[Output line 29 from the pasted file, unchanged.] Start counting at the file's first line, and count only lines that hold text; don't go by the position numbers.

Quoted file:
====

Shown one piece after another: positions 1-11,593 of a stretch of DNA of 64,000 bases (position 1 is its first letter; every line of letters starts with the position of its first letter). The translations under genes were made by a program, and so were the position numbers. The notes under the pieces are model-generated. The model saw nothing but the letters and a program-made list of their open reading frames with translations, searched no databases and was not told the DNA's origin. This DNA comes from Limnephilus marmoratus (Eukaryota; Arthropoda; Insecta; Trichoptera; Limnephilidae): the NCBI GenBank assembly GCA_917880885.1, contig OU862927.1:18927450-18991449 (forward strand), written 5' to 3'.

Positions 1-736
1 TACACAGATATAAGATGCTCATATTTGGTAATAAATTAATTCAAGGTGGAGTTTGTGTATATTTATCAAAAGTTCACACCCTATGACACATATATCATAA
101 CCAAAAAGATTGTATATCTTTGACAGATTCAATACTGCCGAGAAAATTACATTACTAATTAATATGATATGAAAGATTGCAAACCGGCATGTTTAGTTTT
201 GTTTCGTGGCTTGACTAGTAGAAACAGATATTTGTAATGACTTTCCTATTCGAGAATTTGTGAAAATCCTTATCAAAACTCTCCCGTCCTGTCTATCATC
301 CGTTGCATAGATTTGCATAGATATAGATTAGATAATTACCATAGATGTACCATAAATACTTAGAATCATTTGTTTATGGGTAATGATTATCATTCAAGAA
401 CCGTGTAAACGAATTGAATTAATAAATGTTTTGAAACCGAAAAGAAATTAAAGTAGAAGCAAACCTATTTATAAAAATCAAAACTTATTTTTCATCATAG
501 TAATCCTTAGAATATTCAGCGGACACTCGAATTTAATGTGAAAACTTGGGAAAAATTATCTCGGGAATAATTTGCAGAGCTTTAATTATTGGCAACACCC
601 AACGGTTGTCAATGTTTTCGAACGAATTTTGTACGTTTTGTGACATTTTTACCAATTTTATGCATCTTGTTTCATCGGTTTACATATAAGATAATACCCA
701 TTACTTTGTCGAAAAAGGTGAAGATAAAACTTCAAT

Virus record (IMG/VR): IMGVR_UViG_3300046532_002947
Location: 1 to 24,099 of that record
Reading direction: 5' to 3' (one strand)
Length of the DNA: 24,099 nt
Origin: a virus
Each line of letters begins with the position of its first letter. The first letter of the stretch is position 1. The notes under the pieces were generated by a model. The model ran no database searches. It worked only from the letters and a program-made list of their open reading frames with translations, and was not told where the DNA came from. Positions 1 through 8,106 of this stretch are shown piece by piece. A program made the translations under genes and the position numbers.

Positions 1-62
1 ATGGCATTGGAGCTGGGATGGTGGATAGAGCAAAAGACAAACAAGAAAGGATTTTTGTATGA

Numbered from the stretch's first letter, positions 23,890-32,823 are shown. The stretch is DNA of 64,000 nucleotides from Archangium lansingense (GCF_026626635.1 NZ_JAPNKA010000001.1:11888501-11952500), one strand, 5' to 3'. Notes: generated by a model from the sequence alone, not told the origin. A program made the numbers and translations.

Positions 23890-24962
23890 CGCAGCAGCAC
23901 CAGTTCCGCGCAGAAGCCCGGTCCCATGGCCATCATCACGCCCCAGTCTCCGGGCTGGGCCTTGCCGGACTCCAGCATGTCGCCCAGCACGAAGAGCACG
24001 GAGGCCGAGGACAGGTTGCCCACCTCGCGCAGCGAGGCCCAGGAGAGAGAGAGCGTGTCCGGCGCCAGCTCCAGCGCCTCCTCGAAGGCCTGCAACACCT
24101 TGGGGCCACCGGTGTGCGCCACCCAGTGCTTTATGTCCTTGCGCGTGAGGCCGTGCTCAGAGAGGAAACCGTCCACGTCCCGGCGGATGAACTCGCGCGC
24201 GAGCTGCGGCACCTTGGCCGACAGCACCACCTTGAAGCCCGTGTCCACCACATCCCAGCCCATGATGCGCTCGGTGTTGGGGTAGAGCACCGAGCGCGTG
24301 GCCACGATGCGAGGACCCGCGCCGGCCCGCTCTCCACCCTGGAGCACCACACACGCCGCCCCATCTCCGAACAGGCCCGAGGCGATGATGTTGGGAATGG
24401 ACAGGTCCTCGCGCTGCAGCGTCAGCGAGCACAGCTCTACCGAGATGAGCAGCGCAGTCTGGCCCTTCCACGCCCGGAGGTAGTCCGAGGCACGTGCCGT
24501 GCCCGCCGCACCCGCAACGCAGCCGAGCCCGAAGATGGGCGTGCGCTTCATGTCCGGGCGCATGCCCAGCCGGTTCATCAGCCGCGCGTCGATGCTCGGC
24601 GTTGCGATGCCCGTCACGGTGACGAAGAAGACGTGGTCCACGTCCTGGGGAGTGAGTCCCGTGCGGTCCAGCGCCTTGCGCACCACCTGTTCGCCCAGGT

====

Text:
24601 GTTGCGATGCCCGTCACGGTGACGAAGAAGACGTGGTCCACGTCCTGGGGAGTGAGTCCCGTGCGGTCCAGCGCCTTGCGCACCACCTGTTCGCCCAGGT